Some believe that the internet is fundamentally different from anything else that has come before it. It is not just a network, but a common good, not just an information superhighway, but an on-ramp to development. People in developing countries do not see the internet as merely as a commercial commodity, but rather a lifeline—the lifeline—to a better life for them and their children. It is both a medium and a conduit for social interaction. The governance of something so existential, many feel, cannot be left to a handful of states or firms. To deny, or even to fail to facilitate, access to someone is seen as a matter of grave importance. One participant at IGF put it, hopefully with some hyperbole, thus: “Internet shutdowns by governments and operators is [sic] a cybercrime against humanity.”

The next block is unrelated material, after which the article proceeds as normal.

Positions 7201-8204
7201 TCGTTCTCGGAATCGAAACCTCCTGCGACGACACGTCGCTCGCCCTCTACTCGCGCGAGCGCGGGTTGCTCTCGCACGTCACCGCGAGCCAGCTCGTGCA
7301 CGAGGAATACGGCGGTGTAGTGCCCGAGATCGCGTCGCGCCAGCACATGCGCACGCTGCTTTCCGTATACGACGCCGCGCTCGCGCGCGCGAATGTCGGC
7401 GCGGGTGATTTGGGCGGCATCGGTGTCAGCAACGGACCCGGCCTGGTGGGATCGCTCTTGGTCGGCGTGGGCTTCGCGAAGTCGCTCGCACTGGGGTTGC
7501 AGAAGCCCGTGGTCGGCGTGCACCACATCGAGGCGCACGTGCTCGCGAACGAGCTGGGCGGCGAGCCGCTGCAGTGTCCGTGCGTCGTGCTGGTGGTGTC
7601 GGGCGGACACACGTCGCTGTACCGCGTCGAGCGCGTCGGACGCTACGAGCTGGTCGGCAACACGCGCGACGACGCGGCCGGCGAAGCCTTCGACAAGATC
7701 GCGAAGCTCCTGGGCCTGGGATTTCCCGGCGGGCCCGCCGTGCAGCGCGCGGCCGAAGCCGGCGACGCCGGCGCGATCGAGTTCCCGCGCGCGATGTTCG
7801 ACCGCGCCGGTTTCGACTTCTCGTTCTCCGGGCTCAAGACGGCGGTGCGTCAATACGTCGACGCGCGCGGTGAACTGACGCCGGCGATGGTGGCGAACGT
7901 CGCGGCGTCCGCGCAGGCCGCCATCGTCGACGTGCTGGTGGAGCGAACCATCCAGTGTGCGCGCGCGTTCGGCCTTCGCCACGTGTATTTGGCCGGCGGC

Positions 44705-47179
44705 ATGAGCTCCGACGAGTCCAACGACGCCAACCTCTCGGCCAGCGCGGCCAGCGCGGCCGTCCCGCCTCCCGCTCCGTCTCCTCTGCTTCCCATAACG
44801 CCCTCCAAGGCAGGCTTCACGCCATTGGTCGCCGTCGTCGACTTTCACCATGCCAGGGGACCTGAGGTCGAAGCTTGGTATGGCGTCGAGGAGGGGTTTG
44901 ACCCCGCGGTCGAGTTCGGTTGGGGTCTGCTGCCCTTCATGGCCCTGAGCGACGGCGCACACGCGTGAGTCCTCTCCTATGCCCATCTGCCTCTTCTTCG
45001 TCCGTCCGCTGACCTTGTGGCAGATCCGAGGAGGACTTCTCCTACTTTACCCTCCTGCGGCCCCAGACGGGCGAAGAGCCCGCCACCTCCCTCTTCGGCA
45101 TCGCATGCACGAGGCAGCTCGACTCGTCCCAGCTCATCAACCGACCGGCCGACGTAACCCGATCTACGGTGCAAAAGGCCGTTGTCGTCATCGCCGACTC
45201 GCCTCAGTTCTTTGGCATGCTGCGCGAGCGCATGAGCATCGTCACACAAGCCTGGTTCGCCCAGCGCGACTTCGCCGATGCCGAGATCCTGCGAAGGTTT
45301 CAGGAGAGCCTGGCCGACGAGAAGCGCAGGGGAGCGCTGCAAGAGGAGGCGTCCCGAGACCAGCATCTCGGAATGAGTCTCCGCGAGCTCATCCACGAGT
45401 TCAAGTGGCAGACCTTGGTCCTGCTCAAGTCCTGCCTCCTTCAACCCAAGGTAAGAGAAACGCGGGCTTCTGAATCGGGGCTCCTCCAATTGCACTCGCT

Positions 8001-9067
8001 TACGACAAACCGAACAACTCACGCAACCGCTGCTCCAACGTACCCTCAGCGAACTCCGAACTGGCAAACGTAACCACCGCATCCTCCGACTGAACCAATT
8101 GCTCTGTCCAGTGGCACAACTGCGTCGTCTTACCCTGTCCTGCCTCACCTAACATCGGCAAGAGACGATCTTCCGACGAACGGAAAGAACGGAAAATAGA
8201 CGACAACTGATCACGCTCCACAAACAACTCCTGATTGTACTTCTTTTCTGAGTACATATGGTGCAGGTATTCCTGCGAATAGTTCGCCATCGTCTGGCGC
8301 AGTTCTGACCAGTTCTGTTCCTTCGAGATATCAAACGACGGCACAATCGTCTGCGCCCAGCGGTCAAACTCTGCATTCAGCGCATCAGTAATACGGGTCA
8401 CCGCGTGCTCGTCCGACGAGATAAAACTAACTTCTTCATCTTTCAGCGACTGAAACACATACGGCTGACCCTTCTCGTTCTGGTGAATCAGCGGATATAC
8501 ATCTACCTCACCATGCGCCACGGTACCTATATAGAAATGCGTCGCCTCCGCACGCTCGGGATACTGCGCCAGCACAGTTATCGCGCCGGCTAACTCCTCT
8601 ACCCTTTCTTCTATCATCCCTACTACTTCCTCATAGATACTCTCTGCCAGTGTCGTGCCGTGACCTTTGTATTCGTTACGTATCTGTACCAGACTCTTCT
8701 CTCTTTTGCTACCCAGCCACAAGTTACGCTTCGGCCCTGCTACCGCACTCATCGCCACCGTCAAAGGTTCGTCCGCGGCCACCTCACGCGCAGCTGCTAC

What’s it all about?
It is clear from the conversation going on here that there is no universally appreciated perspective. Just as there are a number of ideas about governance, there are several points of view about security. Allow me to put forward several of the ideas floating around, some explicit, some unarticulated.